Australian-born, British-based human rights campaigner Peter Tatchell has called on Australian Prime Minister Scott Morrison to condemn Brunei over its introduction of the death penalty for homosexual activity.
Influential LGBTIQ activist Tatchell called on Morrison to challenge the Sultan of Brunei Hassanal Bolkiah over the Sharia Penal Code, which comes into effect today.
The code, which was first mooted in 2014, incurs the death penalty for homosexual acts, adultery and apostasy (leaving the Muslim faith). Individuals found guilty of the offences are to be publicly stoned.
“Scott Morrison’s silence so far is shocking,” Tatchell told QN Magazine ahead of the law’s introduction.
“He should give a lead by publicly condemning this heinous law and by urging the Sultan of Brunei to rescind it.”
Tatchell said Australia should consider sanctions against the South-East Asian nation, a near neighbour to Australia located in the Malay Archipelago.
“The Australian government should warn Brunei that it will suspend diplomatic relations and economic ties if this law is implemented,” he said, raising the spectre of an Apartheid-era, South African-style boycott.
Australia is no stranger to implementing international sanctions; Australia maintained strict sanctions against South Africa from 1972 to 1994, as part of international pressure to end that country’s former Apartheid policy.
Currently, Australia maintains various sanctions against Iran, Myanmar, North Korea, Syria and Zimbabwe, among other nations.
While Prime Minister Morrison has yet to weigh in on the matter, Australian Foreign Minister Marise Payne has said the government has raised concerns about the laws with Brunei’s foreign minister Dato Erywan.
“We are absolute opponents of the death penalty in all circumstances, so any suggestion that laws would facilitate the application of the death penalty is a matter of concern to Australia,” she said.
“I conveyed our views as recently as this week to Dato Erywan, the foreign minister in Brunei and we will continue to do so.”
Australia has raised our concerns with the Brunei government on the introduction of the full Syariah Penal Code today. We absolutely oppose the death penalty & are committed to the rights of LGBTI people. We will continue to advocate for human rights in the region & beyond. @dfat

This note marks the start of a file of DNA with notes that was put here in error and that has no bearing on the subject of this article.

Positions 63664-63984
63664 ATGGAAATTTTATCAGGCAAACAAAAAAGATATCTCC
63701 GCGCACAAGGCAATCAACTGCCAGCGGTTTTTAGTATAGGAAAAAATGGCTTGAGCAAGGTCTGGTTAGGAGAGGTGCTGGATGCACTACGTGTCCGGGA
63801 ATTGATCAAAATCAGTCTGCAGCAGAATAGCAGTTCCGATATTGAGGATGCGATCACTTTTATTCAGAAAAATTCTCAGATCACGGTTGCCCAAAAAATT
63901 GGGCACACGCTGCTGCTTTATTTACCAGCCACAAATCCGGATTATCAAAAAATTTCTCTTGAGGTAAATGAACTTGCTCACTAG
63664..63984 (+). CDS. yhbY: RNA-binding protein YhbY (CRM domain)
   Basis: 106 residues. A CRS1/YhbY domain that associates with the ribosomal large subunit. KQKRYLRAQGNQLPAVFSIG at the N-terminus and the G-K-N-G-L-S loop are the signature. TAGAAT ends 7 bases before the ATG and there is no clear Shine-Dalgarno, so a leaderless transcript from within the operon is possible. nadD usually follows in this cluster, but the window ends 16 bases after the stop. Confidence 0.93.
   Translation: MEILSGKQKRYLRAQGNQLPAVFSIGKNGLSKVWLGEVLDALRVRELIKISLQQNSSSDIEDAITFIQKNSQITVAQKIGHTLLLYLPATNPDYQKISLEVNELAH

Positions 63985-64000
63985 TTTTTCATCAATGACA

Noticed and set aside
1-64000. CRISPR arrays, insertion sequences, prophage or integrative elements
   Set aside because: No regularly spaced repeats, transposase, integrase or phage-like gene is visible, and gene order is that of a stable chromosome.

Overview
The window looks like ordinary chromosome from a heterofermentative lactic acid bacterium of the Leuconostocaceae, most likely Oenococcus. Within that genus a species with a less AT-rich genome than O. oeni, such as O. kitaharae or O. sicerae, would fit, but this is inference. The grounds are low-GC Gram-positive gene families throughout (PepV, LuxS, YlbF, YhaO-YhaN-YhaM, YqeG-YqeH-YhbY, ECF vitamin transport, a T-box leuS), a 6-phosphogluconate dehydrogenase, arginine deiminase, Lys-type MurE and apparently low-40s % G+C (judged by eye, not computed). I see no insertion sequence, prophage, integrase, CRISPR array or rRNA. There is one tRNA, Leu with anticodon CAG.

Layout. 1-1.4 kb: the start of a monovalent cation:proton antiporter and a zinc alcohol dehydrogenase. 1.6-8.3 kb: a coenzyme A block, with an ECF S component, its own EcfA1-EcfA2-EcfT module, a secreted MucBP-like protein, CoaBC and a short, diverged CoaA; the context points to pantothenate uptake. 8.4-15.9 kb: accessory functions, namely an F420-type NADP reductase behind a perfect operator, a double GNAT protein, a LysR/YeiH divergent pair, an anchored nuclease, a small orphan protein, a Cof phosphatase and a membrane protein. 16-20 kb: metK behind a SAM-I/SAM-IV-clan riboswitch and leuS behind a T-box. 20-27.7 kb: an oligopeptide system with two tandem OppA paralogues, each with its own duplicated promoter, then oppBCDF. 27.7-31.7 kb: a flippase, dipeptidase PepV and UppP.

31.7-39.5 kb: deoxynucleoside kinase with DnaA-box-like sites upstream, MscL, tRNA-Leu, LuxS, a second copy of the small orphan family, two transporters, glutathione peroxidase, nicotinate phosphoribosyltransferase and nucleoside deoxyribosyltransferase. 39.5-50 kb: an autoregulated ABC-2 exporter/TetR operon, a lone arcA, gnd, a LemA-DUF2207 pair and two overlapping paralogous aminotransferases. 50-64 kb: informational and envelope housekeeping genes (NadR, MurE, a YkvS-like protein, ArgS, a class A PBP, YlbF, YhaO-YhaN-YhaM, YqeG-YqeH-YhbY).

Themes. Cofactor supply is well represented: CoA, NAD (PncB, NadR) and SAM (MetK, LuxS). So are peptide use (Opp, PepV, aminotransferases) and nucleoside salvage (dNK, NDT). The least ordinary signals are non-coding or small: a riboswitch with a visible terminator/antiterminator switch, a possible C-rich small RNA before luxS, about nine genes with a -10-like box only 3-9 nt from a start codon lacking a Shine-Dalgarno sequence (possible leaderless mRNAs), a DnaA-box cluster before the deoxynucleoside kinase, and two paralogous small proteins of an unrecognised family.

— Marise Payne (@MarisePayne) April 3, 2019
Federal Opposition Leader Bill Shorten issued a joint statement with Shadow Minister for Foreign Affairs Penny Wong calling on the Brunei government to abandon the law.
“Labor is deeply concerned by the Brunei government’s plans to implement new laws that would see adultery and homosexual acts between consenting adults punishable by death,” they said.
“We note the new penal code would be in breach of the UN Declaration of Human Rights. Australia has always stood strongly for the protection and promotion of human rights.
“Doing so is vital to a peaceful world where all have the right to live with dignity, freedom, safety, security and prosperity.”
‘An outrageous backward step’
Across the Tasman, Acting New Zealand Prime Minister Winston Peters rebuked the Bruneian government in a statement this week.
“It is seriously regrettable that Brunei’s decision contravenes a number of international norms on human rights,” said Mr Peters, who is Acting Prime Minister while Jacinda Ardern is in China.
“New Zealand opposes any kind of discrimination, including on the basis of sexual orientation. We are also deeply concerned at the use of punishments that are cruel, inhuman or degrading.”
Speaking from China, Ardern said Brunei’s decision challenged two specific principles New Zealand holds dear.
“New Zealand has always stood against the death penalty, in all its forms, for any reason,” she said.
“New Zealand has also stood firmly in favour of the right of our rainbow community to live their lives, freely openly and without fear for their safety.”
Her comments come as a groundswell for a Brunei boycott builds, with celebrities including George Clooney, Elton John and Ellen DeGeneres urging travellers to shun the Sultan of Brunei’s global hotel portfolio, which includes property in Queensland.
A petition on the online petition platform Megaphone to ban Royal Brunei Airlines from Australian airspace has also attracted over 11,000 signatures.
Tatchell predicted Brunei’s new penal code would continue to generate negative consequences for the sultanate.
“Brunei’s planned introduction of the death penalty by stoning for homosexuality is an outrageous backward step that will damage the country’s international reputation and menace the lives of LGBT people,” he said.
“It could have adverse economic effects for Brunei. Talented LGBT employees will migrate abroad, foreign aid and trade is likely to diminish, and tourism revenue will fall as Western tourists stay away.”
The High Commission of Brunei Darussalam in Canberra declined to speak with QN Magazine.
The office of Prime Minister Scott Morrison has been contacted for comment.
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